Mrs Apostate and I had our second date at a restaurant in Newport, RI. In those days, circa 1988, the Ocean State seemed like a great place to live, work, and visit. But there was a worm at the core. My, how times change…
These days, the Ocean State is the seagull in the strip mine dug by state and local public unions and their political cronies:
[T]he state could never afford the beautiful utopia it was crafting, and so politicians and union leaders chose the path of systemic deceit. Taxpayers weren’t told what the bill for the system would be; public service workers weren’t told that the pension guarantees they’d been sold were worthless because taxpayers would not and could not foot the bill.
The future does not look bright…
[WaPo] In Rhode Island, as those investments have failed to live up to predictions, the yearly burden being borne by state and local governments is growing and is beginning to crowd out public services in ways that experts say could soon take hold in other parts of the country…
The increase in government contributions to the pension system between 2012 and 2013 would be enough to fund a dozen state agencies, including the Department of Environmental Management, the Department of Health and the public defender’s office, the treasurer’s office has said.
Naturally, union officials stamp their feet and sing “lalalalala” whenever someone proposes anything except more of the same. Michael Downey, President of the American Federation of State, County and Municipal Employees, had this to say:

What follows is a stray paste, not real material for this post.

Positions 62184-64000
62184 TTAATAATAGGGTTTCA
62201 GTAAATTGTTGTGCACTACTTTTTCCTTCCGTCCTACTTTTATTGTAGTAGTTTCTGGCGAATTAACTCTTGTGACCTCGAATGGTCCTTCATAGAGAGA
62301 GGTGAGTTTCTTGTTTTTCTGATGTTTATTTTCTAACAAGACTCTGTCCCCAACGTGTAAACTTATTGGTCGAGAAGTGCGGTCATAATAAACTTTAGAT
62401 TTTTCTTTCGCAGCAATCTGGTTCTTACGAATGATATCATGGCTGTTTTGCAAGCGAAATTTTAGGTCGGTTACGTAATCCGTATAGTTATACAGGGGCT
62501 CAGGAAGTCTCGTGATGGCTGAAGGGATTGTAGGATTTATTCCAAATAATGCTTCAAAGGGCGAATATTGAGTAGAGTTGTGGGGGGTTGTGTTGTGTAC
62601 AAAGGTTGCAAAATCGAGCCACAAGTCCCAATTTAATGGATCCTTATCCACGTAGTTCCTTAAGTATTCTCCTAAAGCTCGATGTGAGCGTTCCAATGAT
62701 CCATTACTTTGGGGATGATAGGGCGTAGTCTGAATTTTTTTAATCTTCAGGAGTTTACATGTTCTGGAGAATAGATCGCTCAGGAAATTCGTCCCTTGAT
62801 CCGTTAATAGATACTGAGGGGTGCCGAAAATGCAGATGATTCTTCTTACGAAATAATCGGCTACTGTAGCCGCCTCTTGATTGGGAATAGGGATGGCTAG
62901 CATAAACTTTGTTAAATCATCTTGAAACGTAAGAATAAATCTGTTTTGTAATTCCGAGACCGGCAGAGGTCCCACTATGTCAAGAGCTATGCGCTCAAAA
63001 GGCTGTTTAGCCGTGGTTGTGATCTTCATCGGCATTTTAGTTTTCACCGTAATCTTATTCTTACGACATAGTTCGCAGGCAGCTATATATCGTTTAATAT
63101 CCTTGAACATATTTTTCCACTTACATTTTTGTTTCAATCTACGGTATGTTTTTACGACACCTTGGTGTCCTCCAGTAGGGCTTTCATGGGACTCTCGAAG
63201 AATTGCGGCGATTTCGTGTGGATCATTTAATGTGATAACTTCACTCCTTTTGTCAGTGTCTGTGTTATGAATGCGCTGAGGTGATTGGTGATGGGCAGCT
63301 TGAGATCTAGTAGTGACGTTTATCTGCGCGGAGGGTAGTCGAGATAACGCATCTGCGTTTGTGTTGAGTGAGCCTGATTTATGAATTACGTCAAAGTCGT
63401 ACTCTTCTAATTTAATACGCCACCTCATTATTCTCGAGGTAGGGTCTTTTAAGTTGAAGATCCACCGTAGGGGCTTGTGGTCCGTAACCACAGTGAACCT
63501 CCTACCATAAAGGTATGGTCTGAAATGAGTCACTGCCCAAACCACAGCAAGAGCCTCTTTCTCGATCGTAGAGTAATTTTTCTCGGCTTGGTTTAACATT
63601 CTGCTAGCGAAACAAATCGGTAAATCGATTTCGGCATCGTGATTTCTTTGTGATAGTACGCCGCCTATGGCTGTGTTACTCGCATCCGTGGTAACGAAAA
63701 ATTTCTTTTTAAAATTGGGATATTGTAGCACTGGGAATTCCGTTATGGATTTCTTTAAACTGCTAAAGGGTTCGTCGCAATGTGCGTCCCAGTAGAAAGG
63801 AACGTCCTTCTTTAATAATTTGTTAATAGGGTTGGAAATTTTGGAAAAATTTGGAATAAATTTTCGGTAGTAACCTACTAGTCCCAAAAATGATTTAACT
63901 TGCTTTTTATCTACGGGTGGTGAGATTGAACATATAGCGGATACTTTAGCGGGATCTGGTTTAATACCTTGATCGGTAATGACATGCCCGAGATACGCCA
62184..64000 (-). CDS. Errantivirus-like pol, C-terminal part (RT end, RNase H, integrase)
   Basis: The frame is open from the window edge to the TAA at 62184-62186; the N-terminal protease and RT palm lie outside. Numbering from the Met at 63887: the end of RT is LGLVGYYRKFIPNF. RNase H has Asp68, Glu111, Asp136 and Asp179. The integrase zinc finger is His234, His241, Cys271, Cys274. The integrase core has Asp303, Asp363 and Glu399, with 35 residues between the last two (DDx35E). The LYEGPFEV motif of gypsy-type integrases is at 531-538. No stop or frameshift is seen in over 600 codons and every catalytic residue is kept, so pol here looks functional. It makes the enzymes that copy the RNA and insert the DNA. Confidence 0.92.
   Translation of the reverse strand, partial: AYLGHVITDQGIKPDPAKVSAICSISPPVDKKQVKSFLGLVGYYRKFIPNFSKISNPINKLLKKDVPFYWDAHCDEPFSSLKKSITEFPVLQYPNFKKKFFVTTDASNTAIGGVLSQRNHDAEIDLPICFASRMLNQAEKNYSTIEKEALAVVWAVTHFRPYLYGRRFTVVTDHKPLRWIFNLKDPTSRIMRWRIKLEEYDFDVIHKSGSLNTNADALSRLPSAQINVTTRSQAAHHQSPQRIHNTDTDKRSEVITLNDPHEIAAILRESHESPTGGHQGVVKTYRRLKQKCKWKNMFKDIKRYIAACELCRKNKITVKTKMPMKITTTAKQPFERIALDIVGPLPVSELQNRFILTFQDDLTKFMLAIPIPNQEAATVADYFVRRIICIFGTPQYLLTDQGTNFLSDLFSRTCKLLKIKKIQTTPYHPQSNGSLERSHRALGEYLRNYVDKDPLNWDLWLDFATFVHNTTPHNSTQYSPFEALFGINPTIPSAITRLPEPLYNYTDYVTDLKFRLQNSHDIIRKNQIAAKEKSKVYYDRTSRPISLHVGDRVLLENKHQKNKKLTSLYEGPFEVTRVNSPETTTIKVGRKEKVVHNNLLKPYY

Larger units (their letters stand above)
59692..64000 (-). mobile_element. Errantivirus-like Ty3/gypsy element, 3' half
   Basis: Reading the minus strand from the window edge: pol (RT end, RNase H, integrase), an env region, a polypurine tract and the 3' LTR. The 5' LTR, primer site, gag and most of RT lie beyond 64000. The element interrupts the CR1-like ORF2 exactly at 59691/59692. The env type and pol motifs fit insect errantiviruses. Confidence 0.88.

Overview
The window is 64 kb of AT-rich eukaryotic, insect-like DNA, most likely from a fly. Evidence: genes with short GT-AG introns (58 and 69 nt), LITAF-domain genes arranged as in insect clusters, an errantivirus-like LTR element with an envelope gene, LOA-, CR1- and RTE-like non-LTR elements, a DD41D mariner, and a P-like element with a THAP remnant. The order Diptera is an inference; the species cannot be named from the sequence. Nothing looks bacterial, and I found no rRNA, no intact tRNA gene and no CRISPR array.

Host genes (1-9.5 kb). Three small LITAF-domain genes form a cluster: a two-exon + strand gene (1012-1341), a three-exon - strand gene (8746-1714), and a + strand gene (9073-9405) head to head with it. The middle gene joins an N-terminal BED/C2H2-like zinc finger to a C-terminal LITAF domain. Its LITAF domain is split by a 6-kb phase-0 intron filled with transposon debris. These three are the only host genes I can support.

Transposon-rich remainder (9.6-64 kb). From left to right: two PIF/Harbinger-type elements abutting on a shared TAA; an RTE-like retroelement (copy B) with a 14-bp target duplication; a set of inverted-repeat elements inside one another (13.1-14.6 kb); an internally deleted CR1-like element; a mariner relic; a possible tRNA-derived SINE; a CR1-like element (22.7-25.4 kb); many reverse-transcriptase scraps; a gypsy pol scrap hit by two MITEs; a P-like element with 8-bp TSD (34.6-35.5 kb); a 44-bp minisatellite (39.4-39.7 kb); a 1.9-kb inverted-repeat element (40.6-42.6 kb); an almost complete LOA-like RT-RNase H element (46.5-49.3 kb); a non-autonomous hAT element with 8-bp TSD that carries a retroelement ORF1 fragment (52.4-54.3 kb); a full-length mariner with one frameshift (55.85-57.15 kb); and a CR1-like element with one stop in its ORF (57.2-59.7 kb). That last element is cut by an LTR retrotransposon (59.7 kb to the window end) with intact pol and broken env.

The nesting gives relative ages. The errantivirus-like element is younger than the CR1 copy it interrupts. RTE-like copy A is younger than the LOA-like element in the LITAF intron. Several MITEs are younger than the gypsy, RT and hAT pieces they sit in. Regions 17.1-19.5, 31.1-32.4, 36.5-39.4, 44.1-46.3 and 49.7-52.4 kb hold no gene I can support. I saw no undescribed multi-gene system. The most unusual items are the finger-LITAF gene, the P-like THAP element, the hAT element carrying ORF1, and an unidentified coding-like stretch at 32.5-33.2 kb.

They are going to fix this for Rhode Island on the backs of people who have worked their entire lives.
Allow me to rephrase that, Sir: they are going to fix this problem on the backs of the people who caused the problem – union members and leaders. Thanks to your farsighted leadership, many of your members are going to be signing up to work part-time as Wal-Mart greeters instead of enjoying the secure retirement you told them you were negotiating.
This is how it’s probably going to play out:
[Pension reform] is likely to result in reduced benefits for 51,000 public workers and retirees. Officials are pondering lowering retirement payments, replacing part of the guaranteed pensions with 401(k)-type accounts, and sharply reducing generous cost-of-living increases enjoyed by retirees.
Can you say “Greece”, Mr Downey?
Citizens of California and Illinois, look sharp! Because the Rhode Island meltdown is coming your way.